Steven Brust was hospitalized with congestive heart failure on April 19. He visited a dentist for treatment of severe tooth pain but the dentist, suspecting there was a more serious issue involved, referred him to urgent care. There an EKG looked doubtful so they sent Brust along to the ER. The heart problem was diagnosed and treated:
I’m now on more drugs: something to keep my heart beat regular, and a mild diuretic. I’m told I could use an operation to insert something into my chest that will shock my heart if it goes into, uh, I don’t remember. Ventrical a-fib, maybe? But it’s supposed to keep me alive. I can no more afford the operation than I can pay the hospital bills I just incurred, BUT….
I met with a social worker, who seems confident she can get me heath care–enough to help with those bills, and get the operation, and fix my teeth, and even deal with the fucking polyp in my nose that’s been making life interesting for several years. This is very, very good news. I am actually feeling hopeful.
I’ve never forgotten Jack Chalker’s autobiographical essay for the Fantasy Amateur Press Association that described in frank detail his severe dental problems, and echoed the warning he’d received that dental infections can lead to heart trouble.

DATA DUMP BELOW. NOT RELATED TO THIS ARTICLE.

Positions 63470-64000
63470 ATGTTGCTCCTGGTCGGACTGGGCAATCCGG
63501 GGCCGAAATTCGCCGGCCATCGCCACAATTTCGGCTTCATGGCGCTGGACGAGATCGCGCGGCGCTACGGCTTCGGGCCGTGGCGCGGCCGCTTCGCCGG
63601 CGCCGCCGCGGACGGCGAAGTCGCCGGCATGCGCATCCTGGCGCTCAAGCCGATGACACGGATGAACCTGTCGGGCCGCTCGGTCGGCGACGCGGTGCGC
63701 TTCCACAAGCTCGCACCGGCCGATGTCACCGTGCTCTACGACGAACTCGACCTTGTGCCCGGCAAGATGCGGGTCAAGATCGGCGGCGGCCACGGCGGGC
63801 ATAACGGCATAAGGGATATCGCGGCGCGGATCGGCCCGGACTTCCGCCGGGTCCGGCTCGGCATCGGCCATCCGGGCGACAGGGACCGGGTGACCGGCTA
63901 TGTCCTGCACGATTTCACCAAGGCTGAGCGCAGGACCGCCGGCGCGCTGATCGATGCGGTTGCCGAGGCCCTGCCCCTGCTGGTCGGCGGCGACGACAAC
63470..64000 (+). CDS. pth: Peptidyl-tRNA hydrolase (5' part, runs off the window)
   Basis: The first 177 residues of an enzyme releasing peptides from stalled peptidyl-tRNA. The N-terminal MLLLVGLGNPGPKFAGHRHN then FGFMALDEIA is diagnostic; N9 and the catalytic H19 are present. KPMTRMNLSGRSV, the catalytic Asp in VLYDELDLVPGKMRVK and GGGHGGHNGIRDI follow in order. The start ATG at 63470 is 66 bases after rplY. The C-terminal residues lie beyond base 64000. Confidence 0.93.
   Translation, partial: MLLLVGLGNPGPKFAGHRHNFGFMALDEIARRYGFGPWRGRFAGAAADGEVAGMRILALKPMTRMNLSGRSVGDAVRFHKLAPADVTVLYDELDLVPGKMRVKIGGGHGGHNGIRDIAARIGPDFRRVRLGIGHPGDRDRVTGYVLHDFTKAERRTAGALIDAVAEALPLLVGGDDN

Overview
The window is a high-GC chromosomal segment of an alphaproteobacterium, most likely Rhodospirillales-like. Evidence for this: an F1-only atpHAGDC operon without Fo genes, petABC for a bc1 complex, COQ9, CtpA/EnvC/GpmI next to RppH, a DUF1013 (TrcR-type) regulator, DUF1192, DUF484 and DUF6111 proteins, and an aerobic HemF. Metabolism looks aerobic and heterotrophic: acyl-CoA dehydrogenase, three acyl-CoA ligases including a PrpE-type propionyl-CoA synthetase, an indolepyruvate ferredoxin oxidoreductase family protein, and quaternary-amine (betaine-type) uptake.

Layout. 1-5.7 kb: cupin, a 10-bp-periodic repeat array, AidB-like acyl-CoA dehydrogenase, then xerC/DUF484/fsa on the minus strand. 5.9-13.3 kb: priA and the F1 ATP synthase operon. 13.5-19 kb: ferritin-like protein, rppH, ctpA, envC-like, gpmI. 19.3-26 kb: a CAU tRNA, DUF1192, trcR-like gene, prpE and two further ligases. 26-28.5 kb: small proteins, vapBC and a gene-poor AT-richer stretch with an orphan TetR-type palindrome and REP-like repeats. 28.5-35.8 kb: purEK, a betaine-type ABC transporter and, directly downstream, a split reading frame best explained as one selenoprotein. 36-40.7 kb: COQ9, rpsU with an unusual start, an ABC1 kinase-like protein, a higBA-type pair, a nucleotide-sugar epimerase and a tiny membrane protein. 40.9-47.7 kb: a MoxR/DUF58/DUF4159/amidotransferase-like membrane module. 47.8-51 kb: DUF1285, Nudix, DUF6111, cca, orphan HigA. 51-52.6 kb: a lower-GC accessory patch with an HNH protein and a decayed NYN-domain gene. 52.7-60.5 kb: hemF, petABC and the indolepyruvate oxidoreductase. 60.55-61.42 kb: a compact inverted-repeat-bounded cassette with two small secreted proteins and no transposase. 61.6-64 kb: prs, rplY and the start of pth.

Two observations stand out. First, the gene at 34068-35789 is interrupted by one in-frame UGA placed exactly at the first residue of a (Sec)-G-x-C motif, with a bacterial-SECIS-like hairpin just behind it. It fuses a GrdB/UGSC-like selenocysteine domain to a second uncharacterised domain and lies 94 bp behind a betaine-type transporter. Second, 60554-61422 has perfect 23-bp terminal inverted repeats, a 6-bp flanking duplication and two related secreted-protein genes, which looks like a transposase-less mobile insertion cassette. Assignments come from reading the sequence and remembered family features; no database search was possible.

It’s such a common problem that the U.S. Department of Health and Human Services issued a warning in this PSA:
Having bad teeth seems to be related to having a bad heart. A look at data on close to 42,000 people finds that the risk of heart disease goes up with the number of teeth people lose. The report in the American Journal of Preventive Medicine said eight and one half percent of people who lost all their teeth had heart disease.
But what could link teeth and hearts? Researcher Paul Eke of the Centers for Disease Control and Prevention thinks gum disease may be the common culprit:
“Gum disease is caused by a silent, chronic infection of the tissues surrounding the teeth, that can lead to tooth loss. It is the systemic consequences of chronic infection that may increase your risk for cardiovascular disease and stroke.”
Good to know Brust got a timely diagnosis.
[Thanks to Lee Gold for the story.]